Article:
“Walls have ears’’ was the modus operandi during Nasser’s time. Sisi’s state not only surveilles its citizens, it tells them what to think, manipulates what they say, punishes them through fines and jail sentences, and drowns out what they say with well-organized troll armies, aka digital armies.
Propaganda is ever present throughout the process and is channeled into the public psyche as fact by well-practiced state and non-state operators. This highly controlled environment has multiple impact; Chief amongst them is fear which triggers self-censure - the ultimate killer of freedom of expression.
Think of it this way, when the September 20th demonstrations broke out, security’s knee jerk reaction was at its most aggressive, mobile device searches were commonplace in the streets, the mere presence of a political article on your Facebook page was grounds for arrest. An opposition tweet or even reporting news of others’ opposition suddenly became a crime. The regime considered all guilty till found innocent, and sometimes even after that.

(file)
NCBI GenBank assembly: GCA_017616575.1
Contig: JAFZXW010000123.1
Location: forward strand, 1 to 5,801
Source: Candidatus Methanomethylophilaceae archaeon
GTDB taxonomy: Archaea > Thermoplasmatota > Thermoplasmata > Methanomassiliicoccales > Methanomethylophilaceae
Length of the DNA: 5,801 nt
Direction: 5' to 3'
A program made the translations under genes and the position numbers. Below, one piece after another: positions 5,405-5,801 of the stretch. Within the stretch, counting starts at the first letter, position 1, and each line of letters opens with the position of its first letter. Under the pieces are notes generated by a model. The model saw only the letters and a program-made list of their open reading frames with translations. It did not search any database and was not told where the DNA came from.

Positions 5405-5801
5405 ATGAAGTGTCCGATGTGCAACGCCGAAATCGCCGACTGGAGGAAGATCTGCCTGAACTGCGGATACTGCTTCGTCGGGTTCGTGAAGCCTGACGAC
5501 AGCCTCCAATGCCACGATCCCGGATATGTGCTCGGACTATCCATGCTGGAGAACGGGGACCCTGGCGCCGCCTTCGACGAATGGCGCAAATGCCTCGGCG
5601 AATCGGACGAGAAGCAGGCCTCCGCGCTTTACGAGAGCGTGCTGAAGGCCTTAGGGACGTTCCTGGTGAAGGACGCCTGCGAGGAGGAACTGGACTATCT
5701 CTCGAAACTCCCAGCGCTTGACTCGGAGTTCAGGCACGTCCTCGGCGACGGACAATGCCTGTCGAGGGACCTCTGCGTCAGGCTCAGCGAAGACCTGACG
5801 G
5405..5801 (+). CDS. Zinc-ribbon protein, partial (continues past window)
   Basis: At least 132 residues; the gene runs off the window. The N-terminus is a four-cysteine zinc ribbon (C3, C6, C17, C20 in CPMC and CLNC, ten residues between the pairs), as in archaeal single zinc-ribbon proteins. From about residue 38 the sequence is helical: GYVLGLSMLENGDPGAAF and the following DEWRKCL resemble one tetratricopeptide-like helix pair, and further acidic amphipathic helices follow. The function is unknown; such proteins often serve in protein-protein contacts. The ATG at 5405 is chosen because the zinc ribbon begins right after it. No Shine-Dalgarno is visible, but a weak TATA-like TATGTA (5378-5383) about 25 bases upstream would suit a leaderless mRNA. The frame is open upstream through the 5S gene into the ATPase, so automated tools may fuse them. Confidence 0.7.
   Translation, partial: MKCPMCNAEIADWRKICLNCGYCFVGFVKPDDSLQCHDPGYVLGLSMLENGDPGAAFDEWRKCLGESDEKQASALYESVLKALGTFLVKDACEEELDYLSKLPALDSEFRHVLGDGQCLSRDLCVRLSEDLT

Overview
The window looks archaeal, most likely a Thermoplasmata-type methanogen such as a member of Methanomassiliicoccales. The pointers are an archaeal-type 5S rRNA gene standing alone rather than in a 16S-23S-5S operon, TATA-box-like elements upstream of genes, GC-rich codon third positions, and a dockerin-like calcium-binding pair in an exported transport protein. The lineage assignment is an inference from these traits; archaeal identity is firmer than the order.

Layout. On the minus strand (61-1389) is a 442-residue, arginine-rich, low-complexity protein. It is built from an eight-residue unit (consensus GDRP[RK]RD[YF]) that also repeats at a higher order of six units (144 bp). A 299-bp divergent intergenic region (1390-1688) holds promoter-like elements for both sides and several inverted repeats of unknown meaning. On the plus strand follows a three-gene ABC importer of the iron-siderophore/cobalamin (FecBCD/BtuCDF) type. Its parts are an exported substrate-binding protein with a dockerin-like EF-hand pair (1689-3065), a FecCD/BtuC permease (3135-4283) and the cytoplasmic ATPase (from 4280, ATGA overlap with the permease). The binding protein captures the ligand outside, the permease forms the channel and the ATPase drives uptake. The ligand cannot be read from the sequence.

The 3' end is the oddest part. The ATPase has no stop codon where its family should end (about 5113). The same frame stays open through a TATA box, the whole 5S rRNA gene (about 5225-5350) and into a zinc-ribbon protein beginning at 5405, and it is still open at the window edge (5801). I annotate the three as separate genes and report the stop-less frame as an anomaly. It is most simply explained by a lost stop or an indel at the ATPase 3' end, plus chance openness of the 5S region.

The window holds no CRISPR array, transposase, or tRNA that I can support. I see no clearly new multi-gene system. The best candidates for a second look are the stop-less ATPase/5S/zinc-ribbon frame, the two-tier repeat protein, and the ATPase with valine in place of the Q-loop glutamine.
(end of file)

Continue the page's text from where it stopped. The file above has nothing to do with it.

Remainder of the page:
Despite fear of imprisonment and large fines the 40 million Egyptian Facebook users and the 2 million plus Tweeps present the autocratic government with a quandary: how do you manipulate, silence and “guide” a nation digitally in a manner extending your offline control?
Facebook is perceived as more dangerous to the Egyptian state than Twitter. Due to “its organizing power, the events you can create and its role in the revolution” 70% of arrests based on social media content originate from Facebook.
Surprisingly, the Information Controls expert points out, Facebook is perceived as more dangerous to the Egyptian state than Twitter. Due to “its organizing power, the events you can create and its role in the revolution” 70% of arrests based on social media content originate from Facebook. Understanding how Egyptian state actors attempt to manipulate Facebook is not easy because the application’s programming interface isn't open like Twitter’s, thus analysis becomes polemic. But those control mechanisms are a reality. Just this past summer, Facebook was able to interrupt an organized influence campaign by Egypt and the U.A.E when it announced it had “removed 259 Facebook accounts, 102 Facebook Pages, five Facebook Groups, four Facebook Events”. Invisibility, pervasiveness and organization make the state actor all the more dangerous.
We know more about efforts to control Twitter however.